Knight discloses at annual state of the company address

A red-faced Tim Knight told Guild members that it was “none of our business” how Wrapports’ investments are faring. Knight refused to disclose how Splash, The Grid and the other $2o million spent recently in investments were doing.

Guild Executive Director Craig Rosenbaum said after Knight’s presentation, “Of course it is our business. When Wrapports investors pour $20 million into Aggrego, Grid, Splash and High School Cube and then it decides to terminate all of our photographers. What Wrapports does has a significant impact on our members.”

Knight’s refusal to disclose the financial health of Sun-Times Media’s parent company’s investments was part of the annual State of the Company address on Tuesday, Aug. 20. Knight, Jim Kirk, Ted Rilea and Paul Pham spoke to Craig Rosenbaum and members of the bargaining committee.
“Once again, I found out that Sun-Times Media is losing money but revenue made by Wrapports is still unclear. It seems management wants to keep it that way. And once again, the company representatives cry broke and want us to be satisfied with little we have,” said Guild President Dave Pollard.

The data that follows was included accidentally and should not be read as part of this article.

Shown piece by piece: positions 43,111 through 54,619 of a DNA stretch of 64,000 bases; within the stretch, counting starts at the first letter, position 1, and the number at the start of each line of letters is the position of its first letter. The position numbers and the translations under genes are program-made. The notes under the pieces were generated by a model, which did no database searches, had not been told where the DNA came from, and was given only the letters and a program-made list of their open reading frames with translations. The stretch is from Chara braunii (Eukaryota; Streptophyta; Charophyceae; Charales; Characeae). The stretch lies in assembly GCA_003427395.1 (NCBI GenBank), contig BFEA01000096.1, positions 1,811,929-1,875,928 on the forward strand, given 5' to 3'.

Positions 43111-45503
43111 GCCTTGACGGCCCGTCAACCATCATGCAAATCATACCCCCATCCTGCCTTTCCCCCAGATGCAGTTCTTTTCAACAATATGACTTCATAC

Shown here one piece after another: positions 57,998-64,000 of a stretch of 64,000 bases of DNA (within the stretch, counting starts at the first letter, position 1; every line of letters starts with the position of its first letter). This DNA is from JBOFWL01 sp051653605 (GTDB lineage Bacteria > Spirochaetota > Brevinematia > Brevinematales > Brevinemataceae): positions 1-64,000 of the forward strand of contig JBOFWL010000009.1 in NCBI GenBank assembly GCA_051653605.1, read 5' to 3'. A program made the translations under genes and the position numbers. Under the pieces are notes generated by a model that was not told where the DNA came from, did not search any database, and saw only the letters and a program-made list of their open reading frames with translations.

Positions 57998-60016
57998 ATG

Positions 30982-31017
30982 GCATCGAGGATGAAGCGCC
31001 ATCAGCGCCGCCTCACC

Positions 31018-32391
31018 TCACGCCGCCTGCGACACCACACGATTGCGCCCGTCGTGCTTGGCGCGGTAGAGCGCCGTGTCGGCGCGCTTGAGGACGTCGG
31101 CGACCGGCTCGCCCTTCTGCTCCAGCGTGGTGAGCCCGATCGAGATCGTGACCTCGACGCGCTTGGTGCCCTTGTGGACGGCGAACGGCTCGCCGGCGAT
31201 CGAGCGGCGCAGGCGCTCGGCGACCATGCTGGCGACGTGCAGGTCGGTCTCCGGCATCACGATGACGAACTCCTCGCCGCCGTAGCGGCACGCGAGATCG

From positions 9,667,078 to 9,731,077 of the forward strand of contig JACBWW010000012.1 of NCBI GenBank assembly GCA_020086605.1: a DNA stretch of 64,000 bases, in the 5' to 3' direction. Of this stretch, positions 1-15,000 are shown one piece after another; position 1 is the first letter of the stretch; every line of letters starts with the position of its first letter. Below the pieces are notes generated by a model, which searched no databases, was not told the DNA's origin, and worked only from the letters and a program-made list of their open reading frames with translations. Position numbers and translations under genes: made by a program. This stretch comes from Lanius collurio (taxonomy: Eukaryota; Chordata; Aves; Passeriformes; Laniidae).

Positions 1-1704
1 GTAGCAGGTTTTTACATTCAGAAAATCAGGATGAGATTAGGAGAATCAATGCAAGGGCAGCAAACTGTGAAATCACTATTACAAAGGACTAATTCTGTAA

Knight painted a grim picture of the media industry. Revenue, circulation and ad sales are all down, both at Sun-Times Media and nationally. At the conclusion of his address, Knight fielded questions from the Guild. Executive Director Craig Rosenbaum asked the questions on behalf of the bargaining committee.
“Why did you let the photographers go?” Rosenbaum asked.
“Management made the decision that we could find photography through other resources,” Knight answered.

“Who made the decision?” Rosenbaum responded.

“It was management’s decision,” Knight said. He looked over to Kirk. After Kirk nodded, Knight clarified, ”it was Jim’s decision.”

UPDATE: On Aug. 21, Kirk called the Guild to say that Knight “misspoke” in naming Kirk the one responsible for the photographer layoffs.

The bargaining committee asked Knight several questions ranging from whether there are planned layoffs at Pioneer Press and Aggrego staffers will replace them (“All I can tell you at is we’re always looking at everything”); whether the company would consider selling Sun-Times Media to other investors (“If someone came to me, I have a fiduciary obligation” to consider any offers); how long Sun-Times Media will continue (“That’s the question. We’re going to continue”); and whether Knight and/or Kirk will come to the bargaining table (“no”). Knight’s face grew redder with every question the Guild asked, particularly related to Wrapport’s investments.